So just go. We haven't done your route but when we did a more traveled route the first year we found the shit piles everywhere reports to be way overblown. Never have seen one actually but we seek out off trail camp sites in non climb zones and make sure to dig mini pits a good distance from camp and water. What pissed me off more than anything are the via coffee packets strewn around practically every site. People are such slobs. Also I think shit bags are a great thing to bring if you are going to camp in a highly trafficked zone. Bags in another no smell trash bag equals no smell or mess at all and my poop is the worst smelling crap ever according to everyone.

    Also bear spray for everyone in the party absolutely.




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    Last edited by uglymoney; 07-20-2019 at 11:17 AM.

  19. #19
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    Quote Originally Posted by NOLAjong View Post
    Iím praying that the bugs are dying out with the recent dry weather (but deep down I know the snow pack is holding that standing water).

    Any thoughts on whether we should carry mini-spikes b/c of snow cover?
    For normal snowfield approaches and such I doubt you will need the spikes. Trekking poles and post hole till it softens. Probably just extra weight. This is not specific to your route though. Ymmv.

  20. #20
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    - Camp in spots exposed to wind if mosquitoes are bad.
    -get the poop bags with the powder in the bottom, holds the smell down.
    -I personally don't think shoe spikes are all that helpful in summer snow, unless you happen to cross first thing in the morning when the surface is frozen. If anything a lightweight axe is the tool to have for steep snow crossings. I don't remember any particularly steep spots on either Jackass or Washakie passes though, my memory isn't great.
    -I'm not sure that I've ever taken bear spray in the southern winds. But I've heard that the grizz are moving south. Can't hurt.

  21. #21
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    Thanks guys. I really appreciate the intel!

  22. #22
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    Quote Originally Posted by uglymoney View Post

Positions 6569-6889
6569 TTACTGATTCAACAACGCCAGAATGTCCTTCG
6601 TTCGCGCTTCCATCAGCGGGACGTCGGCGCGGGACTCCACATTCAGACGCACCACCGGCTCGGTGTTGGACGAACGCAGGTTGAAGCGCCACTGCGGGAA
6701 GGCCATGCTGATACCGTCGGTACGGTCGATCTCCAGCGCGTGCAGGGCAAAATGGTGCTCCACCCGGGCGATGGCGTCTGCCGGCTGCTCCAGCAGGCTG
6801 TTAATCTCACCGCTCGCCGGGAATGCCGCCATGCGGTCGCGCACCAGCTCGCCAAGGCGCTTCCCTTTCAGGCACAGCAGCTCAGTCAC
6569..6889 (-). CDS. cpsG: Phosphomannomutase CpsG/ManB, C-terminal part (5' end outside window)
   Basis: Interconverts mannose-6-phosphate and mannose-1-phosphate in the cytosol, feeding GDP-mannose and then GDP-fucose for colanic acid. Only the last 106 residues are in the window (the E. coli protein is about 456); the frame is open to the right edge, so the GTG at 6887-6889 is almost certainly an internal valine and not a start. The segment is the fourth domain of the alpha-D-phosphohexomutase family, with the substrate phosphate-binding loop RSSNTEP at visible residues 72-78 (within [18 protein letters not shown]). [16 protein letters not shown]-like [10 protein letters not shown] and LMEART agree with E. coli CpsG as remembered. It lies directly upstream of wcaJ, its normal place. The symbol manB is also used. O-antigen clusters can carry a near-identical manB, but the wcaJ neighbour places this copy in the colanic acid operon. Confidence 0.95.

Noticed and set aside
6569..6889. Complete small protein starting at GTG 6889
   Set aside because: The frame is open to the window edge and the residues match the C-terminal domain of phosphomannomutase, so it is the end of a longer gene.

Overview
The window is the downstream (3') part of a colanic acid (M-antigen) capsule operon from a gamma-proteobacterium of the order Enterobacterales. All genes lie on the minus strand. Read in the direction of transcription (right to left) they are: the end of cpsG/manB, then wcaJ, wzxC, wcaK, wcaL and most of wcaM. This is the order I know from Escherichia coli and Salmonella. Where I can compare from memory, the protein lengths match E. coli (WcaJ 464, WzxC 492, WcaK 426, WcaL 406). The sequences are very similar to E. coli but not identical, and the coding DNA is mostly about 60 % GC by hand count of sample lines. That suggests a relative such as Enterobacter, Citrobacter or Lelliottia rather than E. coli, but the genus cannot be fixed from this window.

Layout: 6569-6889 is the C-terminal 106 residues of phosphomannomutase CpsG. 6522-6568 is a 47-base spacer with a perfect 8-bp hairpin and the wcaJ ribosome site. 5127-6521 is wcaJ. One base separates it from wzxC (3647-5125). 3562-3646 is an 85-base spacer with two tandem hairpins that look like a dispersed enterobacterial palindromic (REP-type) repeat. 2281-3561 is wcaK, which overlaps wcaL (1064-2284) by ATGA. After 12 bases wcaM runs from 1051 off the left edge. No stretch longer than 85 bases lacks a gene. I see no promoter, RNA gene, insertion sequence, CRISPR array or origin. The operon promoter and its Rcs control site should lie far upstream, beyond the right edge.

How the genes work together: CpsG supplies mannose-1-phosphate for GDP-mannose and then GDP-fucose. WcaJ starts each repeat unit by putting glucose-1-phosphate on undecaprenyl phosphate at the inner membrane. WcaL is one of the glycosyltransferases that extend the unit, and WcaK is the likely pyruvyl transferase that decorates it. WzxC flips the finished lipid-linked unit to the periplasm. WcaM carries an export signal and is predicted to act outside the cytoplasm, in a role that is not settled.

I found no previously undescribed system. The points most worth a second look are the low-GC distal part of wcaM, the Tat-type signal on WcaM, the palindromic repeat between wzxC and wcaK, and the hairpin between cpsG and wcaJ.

For normal snowfield approaches and such I doubt you will need the spikes. Trekking poles and post hole till it softens. Probably just extra weight. This is not specific to your route though. Ymmv.
    In 5 climbing trips to the Winds in July and August the only time I put on crampons was for an ice gulley on Mt Helen and for Dinwoody Pass early season (my partner didn't bother with them and was fine). Even the gooseneck route on Gannet was easy with just an axe. Of course early or late season would be different. A ranger should be able to advise you if an axe is needed for steep snow high in the passes. I personally would never use spikes or crampons without an ice axe, but an ice ax without spikes or crampons frequently.

  23. #23
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    Click image for larger version. 

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    Thanks again for all of the advice. The trip was amazing. The mosquitos were out, but the permethrin worked wonders. We packed out TP, but not poop.

  24. #24
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    Feb 2005
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    Why didn't you just burn it?

  25. #25
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    Dec 2008
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    Nice! Looks like you guys got some good weather. Pretty embarrassed to have never been to the winds